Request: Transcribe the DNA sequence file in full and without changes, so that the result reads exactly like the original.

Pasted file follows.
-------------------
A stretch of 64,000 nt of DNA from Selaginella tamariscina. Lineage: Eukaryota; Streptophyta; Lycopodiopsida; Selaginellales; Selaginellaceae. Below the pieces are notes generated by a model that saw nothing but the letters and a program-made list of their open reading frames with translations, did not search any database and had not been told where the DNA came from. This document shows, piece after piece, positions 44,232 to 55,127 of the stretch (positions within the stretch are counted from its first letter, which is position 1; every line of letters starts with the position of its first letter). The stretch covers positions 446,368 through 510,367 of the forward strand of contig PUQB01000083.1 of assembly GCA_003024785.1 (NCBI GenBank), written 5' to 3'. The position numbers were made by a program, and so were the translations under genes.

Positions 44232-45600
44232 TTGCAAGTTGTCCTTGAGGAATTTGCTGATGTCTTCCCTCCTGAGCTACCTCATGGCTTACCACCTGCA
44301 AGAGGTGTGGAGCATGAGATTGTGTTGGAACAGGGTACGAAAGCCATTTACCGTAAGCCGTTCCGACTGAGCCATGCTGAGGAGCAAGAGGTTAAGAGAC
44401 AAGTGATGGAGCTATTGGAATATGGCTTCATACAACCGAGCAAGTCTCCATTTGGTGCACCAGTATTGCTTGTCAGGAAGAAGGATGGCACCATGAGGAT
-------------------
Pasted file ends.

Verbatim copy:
A stretch of 64,000 nt of DNA from Selaginella tamariscina. Lineage: Eukaryota; Streptophyta; Lycopodiopsida; Selaginellales; Selaginellaceae. Below the pieces are notes generated by a model that saw nothing but the letters and a program-made list of their open reading frames with translations, did not search any database and had not been told where the DNA came from. This document shows, piece after piece, positions 44,232 to 55,127 of the stretch (positions within the stretch are counted from its first letter, which is position 1; every line of letters starts with the position of its first letter). The stretch covers positions 446,368 through 510,367 of the forward strand of contig PUQB01000083.1 of assembly GCA_003024785.1 (NCBI GenBank), written 5' to 3'. The position numbers were made by a program, and so were the translations under genes.

Positions 44232-45600
44232 TTGCAAGTTGTCCTTGAGGAATTTGCTGATGTCTTCCCTCCTGAGCTACCTCATGGCTTACCACCTGCA
44301 AGAGGTGTGGAGCATGAGATTGTGTTGGAACAGGGTACGAAAGCCATTTACCGTAAGCCGTTCCGACTGAGCCATGCTGAGGAGCAAGAGGTTAAGAGAC
44401 AAGTGATGGAGCTATTGGAATATGGCTTCATACAACCGAGCAAGTCTCCATTTGGTGCACCAGTATTGCTTGTCAGGAAGAAGGATGGCACCATGAGGAT